The direct relationship between metabolic syndrome (MetS) and function disability has not been established. The aim of the present study was to investigate the relationship between MetS and functional disability in the elderly. This retrospective observational study included 1,778 participants aged 60–84 years from the National Health and Nutrition Examination Survey (1999–2002). Impairments in activities of daily living (ADL), instrumental activities of daily living (IADL), leisure and social activities (LSA), lower extremity mobility (LEM), and general physical activities (GPA) were assessed. Additionally, the associations between the features of MetS and disability were evaluated. MetS was associated with a high prevalence of functional dependence in ADL, IADL, LSA, LEM, and GPA. After adjusting for potential confounders, a high number of MetS components was found to be associated with increased disability (P = 0.002). Additionally, associations were observed between MetS components, including abdominal obesity and high triglycerides levels, and functional dependence in ADL, IADL, LSA, LEM, and GPA (all, P < 0.05). A linear increase in disability might be associated with the number of MetS components in an elderly population. Additionally, MetS abnormalities, particularly abdominal obesity and high triglycerides levels, might be highly predictive of functional dependence in the elderly.
Over the last few decades, life expectancy has gradually increased in the developed countries. However, with the increase in life expectancy, the incidence of age-related disabilities and diseases has increased. Disability in the elderly population is a common reason for dependence, low quality of life, and the need for informal care. The functional decline in the elderly is expected to increase in the future1, and this will contribute to the unsustainable health care costs and will become a major public health problem. Underlying medical conditions and external factors determine the extent of physical impairment and the severity of disability. In the elderly, a reduction in functional decline and maintenance of physical capacity are required to preserve independent living.
Besides aging, metabolic syndrome (MetS) and the associated co-morbidities are considered to be significant healthcare problems in the elderly population2. MetS, defined as central obesity, glucose intolerance, atherogenic dyslipidemia, and high blood pressure, has been shown to be strongly associated with a high risk of coronary heart disease, cardiovascular disease, diabetes, and mortality3. The prevalence of MetS continues to increase in the elderly population in the US, and interventions for treating and preventing MetS would help avoid functional disability and enhance normal aging4.
The identification of potentially treatable risk factors of functional disability and early stage markers is critical for preventing the onset of disability in the growing elderly population. Understanding the characteristics of functional disability in the elderly may facilitate the development of interventions for slowing the rate of further decline. The direct relationship between functional disability and MetS has not been established. We hypothesized that the presence of a high number of features of MetS might be associated with functional disability in the elderly. The aim of the present study was to investigate the relationship between MetS and functional disability in the elderly, using data from the National Health and Nutrition Examination Survey (NHANES) from 1999 to 2002.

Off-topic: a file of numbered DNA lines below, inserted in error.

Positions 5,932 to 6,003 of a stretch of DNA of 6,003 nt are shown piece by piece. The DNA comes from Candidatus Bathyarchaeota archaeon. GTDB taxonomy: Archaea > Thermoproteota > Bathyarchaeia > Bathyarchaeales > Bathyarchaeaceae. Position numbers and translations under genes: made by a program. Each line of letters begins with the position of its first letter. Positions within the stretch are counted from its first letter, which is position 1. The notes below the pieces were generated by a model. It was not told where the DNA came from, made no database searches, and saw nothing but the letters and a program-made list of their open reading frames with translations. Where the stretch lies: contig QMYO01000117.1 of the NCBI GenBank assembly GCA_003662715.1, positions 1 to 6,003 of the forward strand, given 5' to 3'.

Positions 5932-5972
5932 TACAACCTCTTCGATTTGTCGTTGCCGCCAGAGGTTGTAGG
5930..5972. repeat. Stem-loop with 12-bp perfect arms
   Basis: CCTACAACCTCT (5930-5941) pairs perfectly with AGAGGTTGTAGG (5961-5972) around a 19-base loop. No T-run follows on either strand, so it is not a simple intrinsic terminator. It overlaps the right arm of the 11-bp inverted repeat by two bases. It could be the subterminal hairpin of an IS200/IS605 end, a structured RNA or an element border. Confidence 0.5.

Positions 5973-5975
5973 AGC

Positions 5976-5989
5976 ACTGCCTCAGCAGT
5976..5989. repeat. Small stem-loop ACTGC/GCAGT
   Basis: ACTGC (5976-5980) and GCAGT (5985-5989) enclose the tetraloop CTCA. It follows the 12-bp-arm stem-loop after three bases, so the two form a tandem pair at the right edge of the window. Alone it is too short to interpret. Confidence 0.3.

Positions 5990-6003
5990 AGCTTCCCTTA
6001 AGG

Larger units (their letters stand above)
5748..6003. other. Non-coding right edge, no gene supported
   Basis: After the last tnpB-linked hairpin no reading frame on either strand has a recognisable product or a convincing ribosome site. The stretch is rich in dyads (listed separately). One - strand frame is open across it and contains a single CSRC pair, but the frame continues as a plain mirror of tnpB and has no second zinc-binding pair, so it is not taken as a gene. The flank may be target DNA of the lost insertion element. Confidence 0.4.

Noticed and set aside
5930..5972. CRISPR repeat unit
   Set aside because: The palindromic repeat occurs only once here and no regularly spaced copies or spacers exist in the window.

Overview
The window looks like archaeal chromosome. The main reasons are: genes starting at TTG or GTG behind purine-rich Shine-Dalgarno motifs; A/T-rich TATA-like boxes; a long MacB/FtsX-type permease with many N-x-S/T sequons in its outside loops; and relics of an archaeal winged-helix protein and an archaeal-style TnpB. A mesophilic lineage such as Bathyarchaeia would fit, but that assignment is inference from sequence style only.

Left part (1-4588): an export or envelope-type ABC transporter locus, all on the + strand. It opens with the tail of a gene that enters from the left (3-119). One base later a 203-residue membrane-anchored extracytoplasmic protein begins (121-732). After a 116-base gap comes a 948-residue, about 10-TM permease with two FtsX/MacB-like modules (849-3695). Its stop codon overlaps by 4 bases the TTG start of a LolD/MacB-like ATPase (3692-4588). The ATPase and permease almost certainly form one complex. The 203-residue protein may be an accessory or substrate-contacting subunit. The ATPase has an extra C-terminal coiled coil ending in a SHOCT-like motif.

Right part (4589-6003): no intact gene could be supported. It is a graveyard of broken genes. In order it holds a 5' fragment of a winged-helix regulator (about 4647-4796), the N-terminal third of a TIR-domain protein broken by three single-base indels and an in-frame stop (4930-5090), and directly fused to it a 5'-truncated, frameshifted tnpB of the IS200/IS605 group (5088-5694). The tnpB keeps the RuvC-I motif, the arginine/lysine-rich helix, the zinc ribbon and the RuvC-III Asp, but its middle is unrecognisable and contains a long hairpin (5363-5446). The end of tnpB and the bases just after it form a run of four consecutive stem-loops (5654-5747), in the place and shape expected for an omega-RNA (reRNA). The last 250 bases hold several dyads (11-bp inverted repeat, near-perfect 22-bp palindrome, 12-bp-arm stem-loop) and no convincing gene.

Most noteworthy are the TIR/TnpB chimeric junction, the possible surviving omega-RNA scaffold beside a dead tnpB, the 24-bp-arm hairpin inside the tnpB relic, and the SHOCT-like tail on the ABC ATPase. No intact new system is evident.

A total of 21,004 participants were included in the NHANES dataset from 1999 to 2002. We excluded participants aged <60 years (N = 17,298) and aged ≥85 years (N = 409) to avoid age misclassification because all participants aged ≥85 were treated as aged 85 in NHANES 1999–2002. A total of 3,297 participants were aged between 60 and 84 years. We further excluded 1,519 persons with missing data, including disability questionnaire screening (N = 308), laboratory measurements (N = 251), clinical examinations (N = 960) were also excluded. Therefore, 1,778 participants were finally included in the present study.
Characteristic of the study population
The characteristics of the participants stratified by MetS are summarized in Table 1. Among the 1,778 participants included in the present study, recruited in the study, the prevalence of MetS at baseline was 43%. In the MetS group, the mean age of the participants was 69.97 ± 6.93 years, and 41.9% of the participants were men. In the non-MetS group, the mean age of the participants was 70.23 ± 7.02 years, and 53.6% were men. Blood pressure, waist circumference (WC), self-reported dependence (activities of daily living [ADL], instrumental activities of daily living [IADL], leisure and social activities [LSA], lower extremity mobility [LEM], and general physical activities [GPA]), and serum levels of total cholesterol, triglycerides, glucose, and aspartate aminotransferase (AST) were significantly greater in the MetS group than in the non-MetS group (all, P < 0.05). However, the high-density lipoprotein cholesterol (HDL-C) levels and Digit Symbol Substitution Test(DSST) were significantly lower in the MetS group than in the non-MetS group (P < 0.001). Furthermore, the incidences of hypertension and diabetes mellitus, cognition impairment were higher in the MetS group than in the non-MetS group (both, p < 0.001).
Metabolic components and functional dependence